(Annoying that wordpress makes the 2nd clip smaller!) I managed to find back the single 1 cm Elegant anemone Sagartia elegans mentioned in the last post but again was unable to remove it; seems like this species knowns how to attach itself a bit better than do Plumose anemones. I noticed that besides the tunicates, sponges, bivalves (mussels and oysters), seaweeds, anemones and peacock worms, hydroids and bryozoans are also very abundant. I still have to educate myself a bit about these groups. The peacock worms would be beautiful for the aquarium. Although they would be easy to dislodge, it would be problematic to fasten them to something again. Maybe I’ll find a small object with some attached when I’m diving that I could take back some time (frozen artemia might be too big for them to eat, so I would need to look at artifical plankton products for food).
A few weeks back I ordered a GoPro Hero 3+ Black Edition, a tiny video camera that is especially popular amongst those that jump of cliffs etc. It comes with a housing that is waterproof up to 40 meters and has excellent video quality. The still images are not so great, you cannot focus or zoom and there is not even a display, although there is an app to control the GoPro using a phone which is very user friendly (the wi-fi connection however is lost as soon as you submerge the camera so you cannot use the phone display to set up underwater shots unfortunately). Of course I will try out the GoPro for diving, but I do not have very high hopes, as there probably will be loads of shaky footage under bad light conditions. Instead, I thought it would be cool to use the time-lapse function in rock pools. I was inspired by the following video:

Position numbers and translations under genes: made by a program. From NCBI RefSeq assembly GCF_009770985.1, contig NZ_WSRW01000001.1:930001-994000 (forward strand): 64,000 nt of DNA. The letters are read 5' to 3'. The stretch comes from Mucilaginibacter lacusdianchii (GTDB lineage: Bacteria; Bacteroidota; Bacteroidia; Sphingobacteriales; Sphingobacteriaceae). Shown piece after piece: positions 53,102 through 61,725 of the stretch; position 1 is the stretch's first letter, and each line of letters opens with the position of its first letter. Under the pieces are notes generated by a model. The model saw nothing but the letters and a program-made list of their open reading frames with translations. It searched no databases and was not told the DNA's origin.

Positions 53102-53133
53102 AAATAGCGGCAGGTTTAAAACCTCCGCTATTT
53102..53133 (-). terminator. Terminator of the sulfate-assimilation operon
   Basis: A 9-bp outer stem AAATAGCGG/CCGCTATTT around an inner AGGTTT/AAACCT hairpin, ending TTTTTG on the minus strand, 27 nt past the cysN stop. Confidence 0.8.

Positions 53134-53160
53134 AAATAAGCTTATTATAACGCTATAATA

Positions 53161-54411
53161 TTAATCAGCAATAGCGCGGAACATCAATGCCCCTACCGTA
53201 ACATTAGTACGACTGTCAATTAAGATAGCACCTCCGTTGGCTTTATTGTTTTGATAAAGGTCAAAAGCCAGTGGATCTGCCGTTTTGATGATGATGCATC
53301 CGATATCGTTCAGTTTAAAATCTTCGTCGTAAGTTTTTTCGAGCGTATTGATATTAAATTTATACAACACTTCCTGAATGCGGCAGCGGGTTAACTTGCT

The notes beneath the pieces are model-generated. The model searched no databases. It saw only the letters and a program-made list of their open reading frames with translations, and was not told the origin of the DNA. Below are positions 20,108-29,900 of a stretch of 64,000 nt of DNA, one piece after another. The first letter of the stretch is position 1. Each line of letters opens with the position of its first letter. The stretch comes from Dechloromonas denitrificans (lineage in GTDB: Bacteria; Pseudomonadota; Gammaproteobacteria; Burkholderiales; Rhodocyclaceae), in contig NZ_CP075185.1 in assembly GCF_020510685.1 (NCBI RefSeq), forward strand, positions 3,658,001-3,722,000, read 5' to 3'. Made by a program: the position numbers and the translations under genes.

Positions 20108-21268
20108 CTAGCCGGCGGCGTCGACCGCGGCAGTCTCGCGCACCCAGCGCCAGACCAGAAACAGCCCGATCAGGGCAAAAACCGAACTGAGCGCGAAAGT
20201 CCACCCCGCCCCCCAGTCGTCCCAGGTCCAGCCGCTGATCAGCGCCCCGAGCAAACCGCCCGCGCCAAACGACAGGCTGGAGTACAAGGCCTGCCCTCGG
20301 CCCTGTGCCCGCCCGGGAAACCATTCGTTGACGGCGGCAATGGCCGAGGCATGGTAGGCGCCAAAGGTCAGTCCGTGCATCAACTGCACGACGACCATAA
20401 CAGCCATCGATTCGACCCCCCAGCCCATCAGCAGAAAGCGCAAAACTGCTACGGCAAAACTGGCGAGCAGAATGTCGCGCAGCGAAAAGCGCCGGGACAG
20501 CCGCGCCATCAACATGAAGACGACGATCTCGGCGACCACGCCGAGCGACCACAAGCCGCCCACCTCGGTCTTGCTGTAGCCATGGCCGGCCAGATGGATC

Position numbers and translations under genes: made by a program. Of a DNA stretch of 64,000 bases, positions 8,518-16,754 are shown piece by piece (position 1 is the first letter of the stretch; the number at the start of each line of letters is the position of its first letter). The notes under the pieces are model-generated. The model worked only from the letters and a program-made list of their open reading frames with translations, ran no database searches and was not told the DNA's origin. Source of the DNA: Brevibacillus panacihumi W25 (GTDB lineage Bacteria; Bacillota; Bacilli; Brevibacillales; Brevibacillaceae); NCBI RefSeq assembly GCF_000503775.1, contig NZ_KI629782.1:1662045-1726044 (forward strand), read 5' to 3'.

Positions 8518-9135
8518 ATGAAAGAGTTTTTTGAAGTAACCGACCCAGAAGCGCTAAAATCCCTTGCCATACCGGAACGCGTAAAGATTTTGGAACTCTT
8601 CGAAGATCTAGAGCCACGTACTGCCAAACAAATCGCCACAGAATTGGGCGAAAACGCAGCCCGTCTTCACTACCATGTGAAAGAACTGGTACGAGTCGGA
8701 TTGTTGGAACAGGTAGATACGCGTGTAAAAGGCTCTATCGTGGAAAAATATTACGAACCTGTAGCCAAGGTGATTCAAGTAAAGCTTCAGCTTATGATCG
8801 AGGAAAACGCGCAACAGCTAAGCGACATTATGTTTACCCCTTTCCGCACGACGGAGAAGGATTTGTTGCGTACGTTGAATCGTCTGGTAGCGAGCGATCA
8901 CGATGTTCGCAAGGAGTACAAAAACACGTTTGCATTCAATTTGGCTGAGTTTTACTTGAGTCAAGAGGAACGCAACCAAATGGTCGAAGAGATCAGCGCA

(For two cool starfish time-lapse films here and here; the BBC ‘Life’ documentary of course is the cream of the crop.) I clipped the GoPro to the plastic baseplate it comes attached to in the packaging and strung that to a lead diving weight using a tie-wrap. The first time-lapse movies turned out OK-ish, the actual video is more impressive quality-wise. It is fun to see all the little gobies but it is obvious that they are not in focus when up close (and too small further away), so probably it is a good idea to bring some frozen artemia to lure them to the best spot. It is obvious that time-lapse works best for slow moving animals such as starfish; fish just flash by, although the nice thing is that you discover that there are many more fish around than you would think from just glancing over rock pools. Actually, it might be nice to try some slow-motion movies of fish using very high frame rates. The short clips I made are not good enough yet too post; the water was full of bits of seaweed, it was quite cloudy and the rock pools in general do not look as nice as they do in spring (lame excuses I know but see the picture below taken at Falmouth a couple of weeks back: it definitely does not look like this at the moment!). I also need to think about different subjects, as macrophotography is not really an option (although this lens might go some way).As a small consolation, I have added two videos from when I was rock pooling in Cameroon a couple of years back (this is a bit of an unusual holiday destination but highly recommended!). I made them using my now defunct Panasonic Lumix (DMC-F10) in very shallow water (<10 cm). Unfortunately I do not know what species of fish these are but they look like awesome aquarium fish (not too many people with a West-African marine biotope aquarium I reckon). The Lumix is not known for great macro but these vids are not bad (I fear this type of movie will not be an option for the GoPro…). I hope to make some cool GoPro videos soon and post them here!